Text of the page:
There may be a number of repeatable processes involved within any complex project or legal matter. Yet, it’s important to understand the difference between a repeatable process and a project. A process is a step-by-step set of actions taken to achieve a result. If you are regularly repeating that process, you likely stand to gain from automation. Continuous improvement projects involve an effort to streamline a repeatable process to reduce the defects (or mistakes) and therefore, improve efficiencies.
Before you decide to use the standard process mapping tools, typically used in a continuous improvement project, make sure you are talking about a repeatable process. When you can use automation to improve a repeatable process, you can achieve cost savings. That said, you have to be repeating that process often enough to recoup the cost of your effort to find efficiencies.
In a Clifford Chance white paper on its experiences, it notes that one of its first projects was to streamline the process of producing bound volumes of documents. This is an excellent example of a process that benefits from automation. The firm noted significant cost savings from that project.
Is some level of curiosity and industry knowledge likely to result in an improved outcome for your client?
In the Clifford Chance white paper, the author notes: “Almost any task that has a beginning, a middle and an end can be construed as a process, including the practice of law.” For those who are concerned about artificial intelligence taking over the practice of law, or other highly paid professions, that may seem like a disturbing thought. So, let’s dissect this concern a bit.
I’ve written before on the difference between complicated and complex projects. In essence, complicated projects are typically linear, predictable, and can be modeled with logic. Complex projects have too many factors involved to be predictable and often evolve in response to real-time decision-making. Building a bridge is a complicated project. Designing a bridge is a complex project.
The same idea applies to tasks. And, so I ask: Are the tasks that are being done by your lawyers (or other highly paid workers) dependent on a high level of curiosity and industry knowledge? Or, could a smart computer do these tasks?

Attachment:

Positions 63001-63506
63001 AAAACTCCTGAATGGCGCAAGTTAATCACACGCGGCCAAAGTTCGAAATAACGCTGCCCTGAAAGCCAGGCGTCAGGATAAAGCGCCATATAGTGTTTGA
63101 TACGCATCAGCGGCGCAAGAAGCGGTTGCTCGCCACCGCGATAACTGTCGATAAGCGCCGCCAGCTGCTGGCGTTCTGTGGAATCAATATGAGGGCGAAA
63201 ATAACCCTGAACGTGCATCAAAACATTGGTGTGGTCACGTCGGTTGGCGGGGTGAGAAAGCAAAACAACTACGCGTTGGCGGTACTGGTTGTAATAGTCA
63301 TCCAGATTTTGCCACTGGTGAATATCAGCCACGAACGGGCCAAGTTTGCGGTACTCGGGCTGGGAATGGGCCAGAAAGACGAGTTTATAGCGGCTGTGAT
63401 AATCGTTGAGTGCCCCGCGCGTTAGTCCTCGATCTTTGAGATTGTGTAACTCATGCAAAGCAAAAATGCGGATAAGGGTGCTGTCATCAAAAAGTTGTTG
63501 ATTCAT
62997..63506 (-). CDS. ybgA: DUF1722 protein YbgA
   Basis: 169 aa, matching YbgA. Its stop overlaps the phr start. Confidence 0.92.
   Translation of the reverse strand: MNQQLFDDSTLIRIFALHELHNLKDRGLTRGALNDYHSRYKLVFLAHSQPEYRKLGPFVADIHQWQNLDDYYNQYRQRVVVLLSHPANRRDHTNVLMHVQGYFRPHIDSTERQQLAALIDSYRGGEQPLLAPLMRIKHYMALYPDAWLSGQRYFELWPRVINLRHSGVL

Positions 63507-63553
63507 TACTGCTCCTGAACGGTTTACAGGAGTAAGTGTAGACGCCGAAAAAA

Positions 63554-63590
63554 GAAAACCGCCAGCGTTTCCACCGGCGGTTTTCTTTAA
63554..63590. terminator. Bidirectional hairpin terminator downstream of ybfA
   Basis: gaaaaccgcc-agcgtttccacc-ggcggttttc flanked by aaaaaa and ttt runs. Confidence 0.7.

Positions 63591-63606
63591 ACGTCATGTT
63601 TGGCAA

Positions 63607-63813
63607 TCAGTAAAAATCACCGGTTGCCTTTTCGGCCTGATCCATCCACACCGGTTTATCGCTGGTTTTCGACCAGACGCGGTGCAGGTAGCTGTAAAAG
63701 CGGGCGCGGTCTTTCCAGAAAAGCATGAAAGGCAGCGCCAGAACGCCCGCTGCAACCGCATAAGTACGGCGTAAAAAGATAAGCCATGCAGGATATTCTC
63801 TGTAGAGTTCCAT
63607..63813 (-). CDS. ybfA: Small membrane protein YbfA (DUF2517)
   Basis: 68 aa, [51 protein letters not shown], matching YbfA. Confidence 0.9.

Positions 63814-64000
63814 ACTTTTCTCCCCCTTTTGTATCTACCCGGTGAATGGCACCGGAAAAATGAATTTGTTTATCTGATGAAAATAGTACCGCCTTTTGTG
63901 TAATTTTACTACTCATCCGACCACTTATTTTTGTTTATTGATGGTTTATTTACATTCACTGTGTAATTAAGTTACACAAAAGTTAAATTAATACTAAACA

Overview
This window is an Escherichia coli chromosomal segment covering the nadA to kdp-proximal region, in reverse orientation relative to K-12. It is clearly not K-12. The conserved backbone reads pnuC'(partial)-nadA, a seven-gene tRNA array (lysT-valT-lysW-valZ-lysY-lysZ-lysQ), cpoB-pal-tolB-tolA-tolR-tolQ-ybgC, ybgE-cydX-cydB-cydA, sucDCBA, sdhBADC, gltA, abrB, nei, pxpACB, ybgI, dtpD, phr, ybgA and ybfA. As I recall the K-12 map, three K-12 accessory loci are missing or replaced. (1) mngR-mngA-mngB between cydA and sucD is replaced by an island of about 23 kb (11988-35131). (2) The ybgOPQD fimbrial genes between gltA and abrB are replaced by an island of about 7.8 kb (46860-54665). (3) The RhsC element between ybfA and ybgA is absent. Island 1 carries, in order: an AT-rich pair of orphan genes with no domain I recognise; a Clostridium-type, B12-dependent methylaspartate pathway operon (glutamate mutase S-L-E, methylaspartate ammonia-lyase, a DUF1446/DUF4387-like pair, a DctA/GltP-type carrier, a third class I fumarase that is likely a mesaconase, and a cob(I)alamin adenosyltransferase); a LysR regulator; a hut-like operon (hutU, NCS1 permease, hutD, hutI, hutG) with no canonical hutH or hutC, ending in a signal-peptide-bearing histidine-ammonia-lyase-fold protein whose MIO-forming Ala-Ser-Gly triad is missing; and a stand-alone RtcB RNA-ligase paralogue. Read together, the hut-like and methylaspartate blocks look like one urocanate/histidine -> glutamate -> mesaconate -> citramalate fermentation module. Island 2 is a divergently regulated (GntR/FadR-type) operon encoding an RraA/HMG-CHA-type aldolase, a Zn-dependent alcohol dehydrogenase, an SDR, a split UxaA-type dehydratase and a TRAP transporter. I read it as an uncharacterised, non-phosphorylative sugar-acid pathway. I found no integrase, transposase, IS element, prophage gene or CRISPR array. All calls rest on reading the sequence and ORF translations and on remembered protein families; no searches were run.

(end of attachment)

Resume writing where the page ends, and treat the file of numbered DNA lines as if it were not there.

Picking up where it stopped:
In his book The Undoing Project – A Friendship That Changed Our Minds, Michael Lewis explores the work that two Israeli psychologists, Amos Tversky and Daniel Kahneman, have done. One result of their work is that we now are getting close to medical diagnostic software that is more reliable than the diagnostics of the most well trained doctors. Humans are prone to a number of biases, not to mention exhaustion and error.
There are similar efforts in the legal world – to develop software that thinks better than a lawyer – as well as many other industries and professions. That may seem scary, as law firms and businesses continue to hustle for work, and as clients continue to expect more for less.
In the foreseeable future, we are likely to get to the point where computers are able to give sound advice, if asked the right question. I don’t believe we are close to the point of computers being able to effectively guide clients through a complex maze of decisions. That requires people with high intelligence and curiosity. But law firms can’t stick their heads in the sand. It may be right around the corner.
Will the data that you accumulate for any Six Sigma efforts add value for your client?
In asking this question, I am referring to a specific kind of data. Lawyers are very familiar with the notion of data collection, particularly the eDiscovery collection of massive numbers of emails and documents that must be reviewed. What they are less familiar with are the kinds of statistical data reports that are routinely generated in a true continuous improvement or Six Sigma project.
Proponents of Six Sigma often have math minds, and tend to get excited about statistical data. They use statistical programs, like MiniTab. They think differently from most of the lawyers I know, who tend to be more language oriented. There are some people who have both strong math and strong language minds, but most people are in one camp or the other.
From my experience, a meeting of more language oriented lawyers, called to review statistical data, or develop a project that will produce the kind of statistical data seen in a Six Sigma project, is likely to result in glazed over looks.
So, I ask again, will this statistical data have value to your client? I have expressed my concerns about the validity of applying a concept that was developed for measuring machine defects to the work done by humans. Perhaps we could just improve the process without spending as much time on the Six Sigma part.
When I built Smart Projex I focused on developing a streamlined approach to the proper management of complex projects to ensure that teams were working on the highest-value tasks and doing them in the most efficient way. You can learn more about it here. If you’d like to talk about continuous improvement projects or legal project management, give me a call.